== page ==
Andrew: I think it was maybe down a touch from the year before but not by much. But I would suspect, the trend line is definitely down a little bit modestly. But I think we're going to see that continue to go down if not accelerate. It's just getting so much harder to do this. Like you said, I mean, there are some niches that you can make this work in 2018 Still if you've got a — maybe you've got exclusive agreements with suppliers, maybe you've got a world class informational site, you can make it work, but it's just so, it's just difficult. And so, I would be surprised if we did not see anything but a drop in terms of the number of drop shippers that are reporting on the survey this year.

Mike: Yeah, I think it's probably heading the same way. And the one that I think that's going to go up here as a part of this pie is probably the private label thing. It just seems like whenever you're on Facebook, and you're being inundated with how to sell private label products, that it's probably going to continue to grow. At some point, it'll have a spectacular demise, I think. But I still think that that category is growing.

Andrew: Yeah, do you think manufacturing grew up? Because I mean, pure manufacturing, when you're creating your own proprietary stuff is most defensible. It's also the most difficult to do. So what do you think Mike? Like I would predict, probably it will probably increase a touch, maybe not crazy quickly. But thoughts there on what will happen with that next year?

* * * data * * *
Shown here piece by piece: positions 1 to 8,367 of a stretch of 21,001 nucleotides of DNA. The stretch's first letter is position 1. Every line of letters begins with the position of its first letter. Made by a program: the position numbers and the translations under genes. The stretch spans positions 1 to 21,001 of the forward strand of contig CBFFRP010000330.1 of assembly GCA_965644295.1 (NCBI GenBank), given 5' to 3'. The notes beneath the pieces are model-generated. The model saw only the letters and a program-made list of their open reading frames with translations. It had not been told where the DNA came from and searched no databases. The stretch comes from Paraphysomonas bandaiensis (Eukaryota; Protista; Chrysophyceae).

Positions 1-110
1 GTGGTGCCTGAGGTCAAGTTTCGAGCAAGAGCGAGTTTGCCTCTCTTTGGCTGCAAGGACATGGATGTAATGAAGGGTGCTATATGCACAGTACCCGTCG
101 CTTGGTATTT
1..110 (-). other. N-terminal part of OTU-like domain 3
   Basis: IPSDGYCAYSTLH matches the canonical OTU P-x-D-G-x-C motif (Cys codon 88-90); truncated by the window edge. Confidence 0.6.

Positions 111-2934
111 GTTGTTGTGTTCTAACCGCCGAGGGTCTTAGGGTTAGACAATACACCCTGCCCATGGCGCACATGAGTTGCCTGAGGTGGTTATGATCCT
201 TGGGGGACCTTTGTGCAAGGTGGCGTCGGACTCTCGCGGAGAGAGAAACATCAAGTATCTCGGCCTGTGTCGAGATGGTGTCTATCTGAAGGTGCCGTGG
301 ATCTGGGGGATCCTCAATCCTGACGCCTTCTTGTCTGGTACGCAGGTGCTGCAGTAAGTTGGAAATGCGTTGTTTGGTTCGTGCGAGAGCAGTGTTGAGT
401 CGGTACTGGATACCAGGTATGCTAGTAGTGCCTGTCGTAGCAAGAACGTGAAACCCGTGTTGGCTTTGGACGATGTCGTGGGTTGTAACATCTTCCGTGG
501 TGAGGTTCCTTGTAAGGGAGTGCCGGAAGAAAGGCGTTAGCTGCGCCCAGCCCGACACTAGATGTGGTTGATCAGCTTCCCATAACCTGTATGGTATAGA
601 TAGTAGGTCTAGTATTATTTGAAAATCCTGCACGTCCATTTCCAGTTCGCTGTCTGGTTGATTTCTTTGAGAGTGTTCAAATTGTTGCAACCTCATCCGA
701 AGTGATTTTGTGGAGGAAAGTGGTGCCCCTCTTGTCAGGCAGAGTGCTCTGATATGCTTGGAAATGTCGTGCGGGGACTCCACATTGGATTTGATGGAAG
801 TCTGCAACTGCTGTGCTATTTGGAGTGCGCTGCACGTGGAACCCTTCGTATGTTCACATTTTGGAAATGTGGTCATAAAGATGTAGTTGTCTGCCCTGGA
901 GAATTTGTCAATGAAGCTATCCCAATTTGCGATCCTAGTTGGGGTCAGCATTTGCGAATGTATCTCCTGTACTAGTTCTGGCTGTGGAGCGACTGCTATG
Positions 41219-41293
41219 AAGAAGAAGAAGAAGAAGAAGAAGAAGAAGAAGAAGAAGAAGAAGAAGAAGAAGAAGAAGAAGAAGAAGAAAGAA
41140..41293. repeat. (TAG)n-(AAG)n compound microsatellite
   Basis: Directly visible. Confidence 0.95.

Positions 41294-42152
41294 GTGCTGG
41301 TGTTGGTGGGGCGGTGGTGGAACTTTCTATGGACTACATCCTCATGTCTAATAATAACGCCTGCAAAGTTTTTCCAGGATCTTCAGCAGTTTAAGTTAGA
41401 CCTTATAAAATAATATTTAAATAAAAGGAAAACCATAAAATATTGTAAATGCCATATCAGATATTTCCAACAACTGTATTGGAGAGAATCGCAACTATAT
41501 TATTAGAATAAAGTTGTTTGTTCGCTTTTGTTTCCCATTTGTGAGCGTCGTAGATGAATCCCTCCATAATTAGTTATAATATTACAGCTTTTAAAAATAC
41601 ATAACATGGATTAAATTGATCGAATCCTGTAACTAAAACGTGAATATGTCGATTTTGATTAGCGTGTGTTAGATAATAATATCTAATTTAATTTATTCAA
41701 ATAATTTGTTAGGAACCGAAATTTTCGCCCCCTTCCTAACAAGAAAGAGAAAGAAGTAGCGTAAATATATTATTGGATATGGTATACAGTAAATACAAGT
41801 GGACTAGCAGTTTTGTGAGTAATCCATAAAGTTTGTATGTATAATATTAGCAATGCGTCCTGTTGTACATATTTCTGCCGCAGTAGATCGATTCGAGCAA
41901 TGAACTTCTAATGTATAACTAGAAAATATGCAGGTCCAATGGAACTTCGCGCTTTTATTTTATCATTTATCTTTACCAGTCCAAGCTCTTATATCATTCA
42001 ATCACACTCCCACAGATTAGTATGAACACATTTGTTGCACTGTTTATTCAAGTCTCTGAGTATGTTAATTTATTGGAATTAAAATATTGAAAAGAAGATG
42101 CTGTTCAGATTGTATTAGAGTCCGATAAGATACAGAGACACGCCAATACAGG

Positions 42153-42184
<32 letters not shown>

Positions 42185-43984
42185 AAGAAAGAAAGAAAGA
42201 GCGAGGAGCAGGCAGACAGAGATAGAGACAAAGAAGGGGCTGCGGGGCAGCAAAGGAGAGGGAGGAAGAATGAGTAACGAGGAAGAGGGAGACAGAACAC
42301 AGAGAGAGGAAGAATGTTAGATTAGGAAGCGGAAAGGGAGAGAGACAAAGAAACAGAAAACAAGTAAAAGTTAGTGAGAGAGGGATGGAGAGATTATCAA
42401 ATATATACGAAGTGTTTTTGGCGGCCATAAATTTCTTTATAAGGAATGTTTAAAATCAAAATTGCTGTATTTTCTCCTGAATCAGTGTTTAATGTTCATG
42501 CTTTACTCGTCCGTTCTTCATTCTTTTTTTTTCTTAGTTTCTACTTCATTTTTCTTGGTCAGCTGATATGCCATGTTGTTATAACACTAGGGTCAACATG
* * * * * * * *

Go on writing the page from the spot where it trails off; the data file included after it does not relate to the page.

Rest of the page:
Mike: Yeah, I see that going up as well. And I can tell you firsthand, the thing that's on my mind more than anything these days is building defensible products. I think that that is the future of at least us in ecommerce. And there's always going to be other people out there that are doing their own thing. But I like defensible business models where I don't have to focus or worry about people just straight up copying everything that we're doing, or the barrier to entry, at least for that would be much higher. So I think that other people get that. And I do think if there's a couple of things on this pie that shrink, inevitably, something else has to grow. So, I do see that continue to grow, but probably not as quick as private label because it is definitely more difficult.

Andrew: Yeah, makes sense.

Mike: Cool. So let's talk about a couple of these other stats that you mentioned. One of them I kind of interrupted you, I apologize, but the people having problems with Amazon and how quickly Amazon is growing as a part of percentage of business. So what were those numbers and let's kind of discuss those real quick.

Andrew: Yeah, so if you look at the Amazon numbers especially on the growth side, Amazon as a store's number one channel, 26% of the people that reported said Amazon was their number one channel meaning that was the top channel that they sold through. And that was up 20% from the year before. So definitely seeing a lot more people depending on Amazon, stores selling on Amazon, over half of them did, 2017 report was 49% up to 55% in 2018. And I think the one that's most telling is the percent of aggregate revenue from Amazon. So, not just much about what percentage of your revenue mix comes from Amazon versus say from your own store or maybe from third party marketplaces, Jet, eBay, and things like. That was 27.5% and also up from the previous year.